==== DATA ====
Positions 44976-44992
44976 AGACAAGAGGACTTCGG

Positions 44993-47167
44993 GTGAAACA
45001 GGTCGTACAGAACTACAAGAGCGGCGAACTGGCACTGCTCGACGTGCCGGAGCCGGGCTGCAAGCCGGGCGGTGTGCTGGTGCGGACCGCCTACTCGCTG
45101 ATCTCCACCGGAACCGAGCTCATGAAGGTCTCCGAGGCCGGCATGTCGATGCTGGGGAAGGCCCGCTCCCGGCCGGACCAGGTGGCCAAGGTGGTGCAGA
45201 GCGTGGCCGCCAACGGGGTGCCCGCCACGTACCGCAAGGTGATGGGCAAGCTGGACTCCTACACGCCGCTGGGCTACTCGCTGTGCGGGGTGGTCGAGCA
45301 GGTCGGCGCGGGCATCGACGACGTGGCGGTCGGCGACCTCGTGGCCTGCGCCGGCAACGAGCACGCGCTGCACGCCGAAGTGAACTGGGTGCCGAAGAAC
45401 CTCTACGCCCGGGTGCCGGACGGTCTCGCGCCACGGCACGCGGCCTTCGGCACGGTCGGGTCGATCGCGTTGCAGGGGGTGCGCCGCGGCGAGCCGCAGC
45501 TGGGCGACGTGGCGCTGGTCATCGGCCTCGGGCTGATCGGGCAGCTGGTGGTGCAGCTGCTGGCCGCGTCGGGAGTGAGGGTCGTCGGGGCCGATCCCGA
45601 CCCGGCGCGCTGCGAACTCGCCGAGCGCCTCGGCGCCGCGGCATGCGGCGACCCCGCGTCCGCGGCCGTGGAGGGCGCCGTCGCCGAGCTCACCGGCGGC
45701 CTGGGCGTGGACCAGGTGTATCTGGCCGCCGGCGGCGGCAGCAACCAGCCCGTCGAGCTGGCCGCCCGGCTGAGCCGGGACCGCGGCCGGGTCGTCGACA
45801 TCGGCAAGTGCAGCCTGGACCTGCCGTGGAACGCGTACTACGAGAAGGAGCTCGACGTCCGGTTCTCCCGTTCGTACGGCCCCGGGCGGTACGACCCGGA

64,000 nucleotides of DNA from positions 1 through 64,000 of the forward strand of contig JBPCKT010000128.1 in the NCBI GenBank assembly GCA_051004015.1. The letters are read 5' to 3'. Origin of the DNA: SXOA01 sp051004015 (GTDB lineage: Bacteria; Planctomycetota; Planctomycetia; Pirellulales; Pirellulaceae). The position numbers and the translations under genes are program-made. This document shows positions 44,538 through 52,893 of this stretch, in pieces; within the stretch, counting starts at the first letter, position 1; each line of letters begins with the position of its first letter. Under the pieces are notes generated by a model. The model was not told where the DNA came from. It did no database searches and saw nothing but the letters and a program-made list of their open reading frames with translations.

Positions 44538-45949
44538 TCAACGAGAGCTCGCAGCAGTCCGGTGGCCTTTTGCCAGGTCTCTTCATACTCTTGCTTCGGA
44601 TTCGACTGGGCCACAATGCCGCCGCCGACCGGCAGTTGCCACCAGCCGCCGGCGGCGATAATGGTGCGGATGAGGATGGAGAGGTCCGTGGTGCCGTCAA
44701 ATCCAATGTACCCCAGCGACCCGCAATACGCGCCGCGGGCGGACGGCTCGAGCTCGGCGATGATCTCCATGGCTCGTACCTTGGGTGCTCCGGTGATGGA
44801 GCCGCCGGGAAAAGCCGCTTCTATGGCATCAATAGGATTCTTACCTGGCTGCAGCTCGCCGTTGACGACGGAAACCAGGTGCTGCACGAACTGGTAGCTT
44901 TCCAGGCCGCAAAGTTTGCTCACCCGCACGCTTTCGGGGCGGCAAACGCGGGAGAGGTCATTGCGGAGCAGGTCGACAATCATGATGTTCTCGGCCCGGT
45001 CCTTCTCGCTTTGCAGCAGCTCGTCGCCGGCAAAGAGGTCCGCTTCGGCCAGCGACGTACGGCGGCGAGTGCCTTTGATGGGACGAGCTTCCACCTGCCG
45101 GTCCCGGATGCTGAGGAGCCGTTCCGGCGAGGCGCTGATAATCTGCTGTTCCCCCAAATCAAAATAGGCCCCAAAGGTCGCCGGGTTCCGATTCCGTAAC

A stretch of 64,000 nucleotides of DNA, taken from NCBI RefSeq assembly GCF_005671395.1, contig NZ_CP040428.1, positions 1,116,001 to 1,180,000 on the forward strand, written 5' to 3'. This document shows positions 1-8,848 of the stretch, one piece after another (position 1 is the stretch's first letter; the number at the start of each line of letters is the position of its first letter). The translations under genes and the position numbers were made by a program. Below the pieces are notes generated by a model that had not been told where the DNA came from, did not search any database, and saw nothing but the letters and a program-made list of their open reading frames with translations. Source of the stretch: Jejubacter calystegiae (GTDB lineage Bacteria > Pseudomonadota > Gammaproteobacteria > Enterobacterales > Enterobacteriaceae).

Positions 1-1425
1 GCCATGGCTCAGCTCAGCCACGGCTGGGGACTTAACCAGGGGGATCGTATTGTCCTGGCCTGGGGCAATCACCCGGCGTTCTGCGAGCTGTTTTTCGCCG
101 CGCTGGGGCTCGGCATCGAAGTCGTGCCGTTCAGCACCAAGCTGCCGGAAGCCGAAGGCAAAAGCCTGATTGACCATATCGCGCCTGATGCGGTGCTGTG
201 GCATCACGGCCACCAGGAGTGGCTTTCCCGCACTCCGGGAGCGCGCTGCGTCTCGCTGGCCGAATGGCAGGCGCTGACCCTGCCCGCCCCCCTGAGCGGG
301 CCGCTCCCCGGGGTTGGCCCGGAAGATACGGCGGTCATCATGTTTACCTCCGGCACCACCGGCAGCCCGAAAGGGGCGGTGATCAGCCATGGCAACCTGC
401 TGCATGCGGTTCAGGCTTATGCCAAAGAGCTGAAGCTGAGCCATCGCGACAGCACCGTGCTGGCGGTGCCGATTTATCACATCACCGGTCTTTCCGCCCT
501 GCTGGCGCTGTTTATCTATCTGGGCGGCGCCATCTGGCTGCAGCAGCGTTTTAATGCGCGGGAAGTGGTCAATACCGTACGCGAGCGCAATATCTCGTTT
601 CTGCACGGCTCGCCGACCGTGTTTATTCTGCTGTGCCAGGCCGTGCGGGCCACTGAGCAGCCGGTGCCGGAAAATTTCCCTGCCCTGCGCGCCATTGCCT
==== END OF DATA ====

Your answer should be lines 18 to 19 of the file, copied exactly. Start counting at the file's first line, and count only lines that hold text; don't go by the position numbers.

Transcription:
44701 ATCCAATGTACCCCAGCGACCCGCAATACGCGCCGCGGGCGGACGGCTCGAGCTCGGCGATGATCTCCATGGCTCGTACCTTGGGTGCTCCGGTGATGGA
44801 GCCGCCGGGAAAAGCCGCTTCTATGGCATCAATAGGATTCTTACCTGGCTGCAGCTCGCCGTTGACGACGGAAACCAGGTGCTGCACGAACTGGTAGCTT